5. Valley Uprising (2014)
A history of the Yosemite valley climbing scene. An in-depth look at the evolution of American rock-climbing, from the pioneers in the 1950s, the stonemasters of the 1970s and later the stone monkeys, right up to the trail-blazers leading climbing today. Well-made and an interesting look at the history of the most famous climbing spot in the world.

4. First Ascent (the series)
Terrifying, emotional exciting and crazy. Featuring the Alex Honnold classic Alone on the Wall, where he attempts to free solo Half Dome. This is followed by an emotional journey to Patagonia led by Stanley Leary. After this the climbing gets hard again as Chris Sharma tackles his latest project.

3. Reel Rock 10 (2015)
Really, you could put just about any Reel Rock here, and we didn’t want this just to be a list of Reel Rock’s, so we’ve picked 10. A great mix of entertaining features, such as the zany climbing competition Showdown at Horseshoe Hell and more serious efforts like Tommy Caldwell and Alex Honnold’s Fitz Traverse in A Line Across the Sky. The Fitz Traverse earned the duo the Piolet d’Or. Top this off with a tribute to rock climbing legend Dean Potter and it is a fantastic mix.

2. The Sufferfest 1 & 2 (2014)
Cedar Wright at his hilarious, gonzo best. Sufferfest 1 chronicles Alex Honnold and Cedar Wright as they attempt to climb all the 14,000ft peaks in California by technical climbing route. Back for Sufferfest 2, they attempt to climb 45 of the most iconic desert towers. In both movies, their mode of transport? Bicycle. A tremendous feat of endurance and a very entertaining story along the way.

1. Meru (2015)
Meru manages to tell an engaging, emotional story like no other climbing movie out there. It follows the attempt by Conrad Anker, Jimmy Chin and Renan Ozturk to climb the Shark’s Fin route on the Meru Peak in the Himalayas. Aside from the mammoth task and the beautiful scenery, one of the most captivating aspects to it, is how it shows the fact that climbing – and life – don’t always go as planned.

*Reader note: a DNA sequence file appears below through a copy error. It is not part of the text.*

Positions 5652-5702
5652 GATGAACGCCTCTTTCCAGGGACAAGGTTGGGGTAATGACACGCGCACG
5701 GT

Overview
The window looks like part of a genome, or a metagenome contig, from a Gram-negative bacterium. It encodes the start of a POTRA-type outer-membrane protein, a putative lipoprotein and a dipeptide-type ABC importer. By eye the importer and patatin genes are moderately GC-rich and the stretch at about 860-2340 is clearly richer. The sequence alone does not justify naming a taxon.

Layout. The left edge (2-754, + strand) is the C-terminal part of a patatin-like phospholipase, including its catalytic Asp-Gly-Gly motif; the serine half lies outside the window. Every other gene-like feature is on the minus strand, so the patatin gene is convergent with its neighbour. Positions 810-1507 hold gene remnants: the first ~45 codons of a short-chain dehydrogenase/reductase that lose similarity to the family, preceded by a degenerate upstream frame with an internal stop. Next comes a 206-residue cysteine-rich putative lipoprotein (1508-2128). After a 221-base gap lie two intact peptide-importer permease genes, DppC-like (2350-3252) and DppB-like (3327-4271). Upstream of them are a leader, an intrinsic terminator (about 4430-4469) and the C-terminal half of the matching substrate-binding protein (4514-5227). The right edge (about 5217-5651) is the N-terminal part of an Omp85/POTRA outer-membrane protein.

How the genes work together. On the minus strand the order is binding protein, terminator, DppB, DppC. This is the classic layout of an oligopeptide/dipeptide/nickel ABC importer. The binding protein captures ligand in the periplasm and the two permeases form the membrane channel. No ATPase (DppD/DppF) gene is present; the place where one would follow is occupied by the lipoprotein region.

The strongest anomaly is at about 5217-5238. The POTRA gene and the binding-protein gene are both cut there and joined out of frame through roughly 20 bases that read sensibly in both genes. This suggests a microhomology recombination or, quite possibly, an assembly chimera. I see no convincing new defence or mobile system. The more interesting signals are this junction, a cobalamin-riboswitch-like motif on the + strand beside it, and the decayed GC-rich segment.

The Ethics of Climbing

Anyone who has seen Valley Uprising, will know about the classic rivalry between Royal Robbins and Warren Harding. Two of the great figures in American climbing in the 1950s.

Royal Robbins is painted as the stoic, thoughtful philosopher-climber while Warren Harding is shown as a wild, drunken man barging his way up big walls. Both made impressive ascents.

A classic point of rivalry is Royal Robbins taking offense to Warren Harding’s siege-tactic climbing style: placing large numbers of bolts and fixed ropes to get through tough sections of climbing. The story goes, that Royal Robbins would climb Harding’s routes, chopping off the heads of the bolts. He saw it as defacing the rock – it wasn’t pure climbing.

In the Czech Republic, near the border with Germany there a style of climbing that has developed to be extremely sensitive to the natural landscape. Very few bolts are placed. Climbers are not allowed to place any sort of metal protection. Instead, knotted ropes are wedged into the rock. Climbers climb barefoot and chalk is not allowed.

Flip back to America, and the guys pushing the barriers of Modern climbing: guys like Tommy Caldwell, Chris Sharma, Alex Honnold all climb sport routes (on bolts), with shoes and chalk. They are also doing things people previously thought was impossible.

Such as Caldwell’s ascent of the Dawn Wall:

Sharma’s iconic climbing of Biographie:

and any number of Alex Honnold’s amazing free-solo’s (on routes he’d practice with bolts first):

There is no question that as climbing gets more and more popular, climbers need to be conscious about the marks we are leaving on the natural landscape. At the same time, however, we want to be pushing harder and climbing further than ever before. No one wants to fight progress.


Each generation of climbers have broken ground in their own ways. Whatever your personal ethics on climbing are, those breaking ground in the future will almost certainly do it by streamlining and reduction of lasting impact.